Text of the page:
But while this technology isn’t easy to use everywhere, conditions are set to improve: “A recent Wired article, for example, talks about someone who is trying to live one month in San Francisco with only a Samsung Galaxy Nexus using Google Wallet, Paypal and other electronic and mobile payment, but no credit cards, no cash,” he adds. “Suffice it to say that it isn’t easy right now. That said, there are over200,000 points of acceptance in the US right now andthis number is set to increase.”
However, when it comes to convincing companies to sign on to accept mobile payments, Google is at an advantage. Google is able to leverage the vast amount of data at its disposal to create additional benefits for companies accepting this technology. “Google Wallet takes 0% commission. In fact, Google isn’t really interested in the payment itself, but more in the services around – couponing and customized advertising,” he explains. “Once they know what you bought and where you paid, they can offer businesses targeted marketing and coupons on the fly because everything is digital. If a customer walks past a store participating in Google Wallet, they could get a push directly on their mobile letting them know about the latest promotion. This is Google’s ultimate goal for this technology.”
“The problem with Apple,” he goes on to explain, “is that everyone is afraid that once you get into the Apple ecosystem, in most cases, you get squeezed for a 30% commission for everything that you do. This gives content producers very little profit margin. Plus, if you agree to pay the 30% in the context of a mobile payment scheme, it doesn’t really bring you new business. It has to be very carefully tweaked by Apple to become really attractive to businesses.”
“In order to be profitable, companies producing Apps have to ensure big numbers so it can get very difficult for people to survive in this ecosystem. So far the numbers are still increasing so it’s not an issue yet, but it may be one that will come up.”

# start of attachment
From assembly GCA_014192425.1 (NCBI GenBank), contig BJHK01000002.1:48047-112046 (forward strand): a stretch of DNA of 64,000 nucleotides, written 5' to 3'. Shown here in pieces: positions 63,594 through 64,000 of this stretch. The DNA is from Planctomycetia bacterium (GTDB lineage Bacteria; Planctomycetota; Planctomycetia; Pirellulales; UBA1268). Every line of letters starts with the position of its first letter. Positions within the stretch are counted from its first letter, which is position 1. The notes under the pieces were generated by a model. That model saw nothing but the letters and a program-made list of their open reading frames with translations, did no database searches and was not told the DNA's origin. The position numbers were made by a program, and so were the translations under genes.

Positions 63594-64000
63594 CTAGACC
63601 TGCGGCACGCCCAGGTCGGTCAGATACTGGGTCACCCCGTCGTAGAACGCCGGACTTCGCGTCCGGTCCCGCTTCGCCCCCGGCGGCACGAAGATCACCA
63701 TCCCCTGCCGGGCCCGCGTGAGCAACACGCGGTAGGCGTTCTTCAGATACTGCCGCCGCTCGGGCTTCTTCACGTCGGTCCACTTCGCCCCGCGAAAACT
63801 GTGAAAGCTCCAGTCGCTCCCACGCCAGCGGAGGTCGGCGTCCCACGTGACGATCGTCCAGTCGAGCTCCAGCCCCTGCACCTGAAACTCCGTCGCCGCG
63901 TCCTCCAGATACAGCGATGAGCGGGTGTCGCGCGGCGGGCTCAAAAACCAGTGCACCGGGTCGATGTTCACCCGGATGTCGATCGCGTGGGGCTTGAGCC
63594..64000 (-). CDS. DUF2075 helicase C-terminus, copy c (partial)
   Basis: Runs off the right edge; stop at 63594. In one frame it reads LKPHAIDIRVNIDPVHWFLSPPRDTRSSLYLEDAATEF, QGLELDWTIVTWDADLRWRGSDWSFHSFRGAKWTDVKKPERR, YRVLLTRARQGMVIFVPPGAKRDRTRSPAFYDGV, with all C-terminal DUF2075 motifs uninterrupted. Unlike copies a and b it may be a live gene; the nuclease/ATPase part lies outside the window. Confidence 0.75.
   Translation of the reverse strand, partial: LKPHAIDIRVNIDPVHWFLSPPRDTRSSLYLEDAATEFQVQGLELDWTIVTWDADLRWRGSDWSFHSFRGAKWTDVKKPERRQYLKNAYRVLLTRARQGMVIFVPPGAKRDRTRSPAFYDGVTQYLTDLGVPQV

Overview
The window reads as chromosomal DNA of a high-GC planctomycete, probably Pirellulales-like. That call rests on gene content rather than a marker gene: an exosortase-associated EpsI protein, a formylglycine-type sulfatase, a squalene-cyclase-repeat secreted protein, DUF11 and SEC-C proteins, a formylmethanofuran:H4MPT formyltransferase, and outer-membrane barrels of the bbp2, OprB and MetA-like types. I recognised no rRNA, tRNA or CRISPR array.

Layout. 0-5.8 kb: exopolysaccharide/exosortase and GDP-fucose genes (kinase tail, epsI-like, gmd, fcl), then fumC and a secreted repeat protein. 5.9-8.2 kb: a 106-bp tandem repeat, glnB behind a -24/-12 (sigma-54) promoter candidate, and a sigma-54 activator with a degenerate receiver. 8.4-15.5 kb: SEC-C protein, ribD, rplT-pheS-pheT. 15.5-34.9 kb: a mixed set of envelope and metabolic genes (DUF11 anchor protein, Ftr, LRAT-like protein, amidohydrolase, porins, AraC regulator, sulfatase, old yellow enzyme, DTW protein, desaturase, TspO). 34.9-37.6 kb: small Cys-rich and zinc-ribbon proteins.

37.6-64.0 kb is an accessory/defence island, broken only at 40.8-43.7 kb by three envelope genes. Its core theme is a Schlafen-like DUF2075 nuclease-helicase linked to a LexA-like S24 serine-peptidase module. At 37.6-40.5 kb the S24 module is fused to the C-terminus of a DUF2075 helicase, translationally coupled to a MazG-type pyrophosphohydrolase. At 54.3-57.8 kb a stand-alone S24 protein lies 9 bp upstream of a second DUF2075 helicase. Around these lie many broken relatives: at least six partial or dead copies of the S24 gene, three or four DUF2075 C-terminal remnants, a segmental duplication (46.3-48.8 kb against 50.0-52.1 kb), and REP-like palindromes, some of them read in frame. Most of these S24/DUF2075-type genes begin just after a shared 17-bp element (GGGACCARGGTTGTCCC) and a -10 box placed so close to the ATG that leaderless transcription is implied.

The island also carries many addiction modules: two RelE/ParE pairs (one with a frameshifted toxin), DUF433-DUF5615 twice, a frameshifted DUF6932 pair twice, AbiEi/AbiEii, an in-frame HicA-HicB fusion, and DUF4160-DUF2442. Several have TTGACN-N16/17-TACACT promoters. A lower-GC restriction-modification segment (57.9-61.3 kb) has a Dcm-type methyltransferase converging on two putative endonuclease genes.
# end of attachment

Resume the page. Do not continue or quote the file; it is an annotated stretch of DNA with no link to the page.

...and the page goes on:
The Apple Cool Factor: Setting itself up to Stumble
The “cool factor” of the Apple ecosystem – the seamless integration between hardware, applications and devices – is vital to the company’s success. If the public begins to see Apple products as less attractive, people will stop buying into their ecosystem, the company will loose market share and content producers, hard pressed to make a profit, will look to other ecosystems.
“Nowadays,” explains Professor Ondrus, “everything is about the competition between the ecosystems – you’re a Google person or an Apple person and you buy your devices accordingly to allow for a better user-experience.”
And while Apple benefits from a relatively large market share in the US – about 1/3 of the market – it has very little market share in other countries. In Korea, for example, Android has the upper hand in a big way. And globally speaking, Android has a bigger market share than Apple.
The ecosystem is Apple’s big strength – allowing users to share data between devices, hold their iTunes library on their phone etc. But now Samsung is positioning itself to be a real competitor. You can share data seamlessly between the Samsung Galaxy Tab and smartphones, in much the same way as the iPhone and iPad. Yes, Apple was the first to develop tablet technology but they will need stay sharp to maintain competitiveness.
“There is buzz around the iPhone 5 launch, but this is pretty standard now,” adds Professor Ondrus. “But if Apple keeps announcing incremental innovations, the buzz will be less systematic. In addition, the keynote address lost a bit of its momentum as Tim Cook is no Steve Jobs. […] in some ways I feel the magic is gone.”
Will this play out like the long battle between Microsoft Windows and Apple Mac OS? Professor Ondrus underlines the fact that Mac OS still represents a minority today: “The question is really the same in the mobile ecosystem war. Apple’s ecosystem is still a closed one while Android is more open as it runs on Samsung, LG and various other brands. How long before Apple starts losing market share when its iOS devices get less attractive? If the iOS ecosystem does shrink, it could shrink to a point where content producers and other service providers will be able put more pressure on Apple.”
Jan Ondrus & Kalle Lyytinen, “Mobile Payments Market: Towards Another Clash of the Titans?”, In: Proceedings of the 10th International Conference on Mobile Business (ICMB), Como, Italy, June 20-21. 2011.
"Mobile Application Market: A Developer's Perspective" (A. Holzer, J. Ondrus), Telematics and Informatics, Feb 2011, Vol. 28, Issue 1, p. 22‑31
"Near field communication: an assessment for future payment systems" (J. Ondrus, Y. Pigneur), Information Systems and e-Business Management, Jun 2009, Vol. 7, Issue 3, p. 347‑361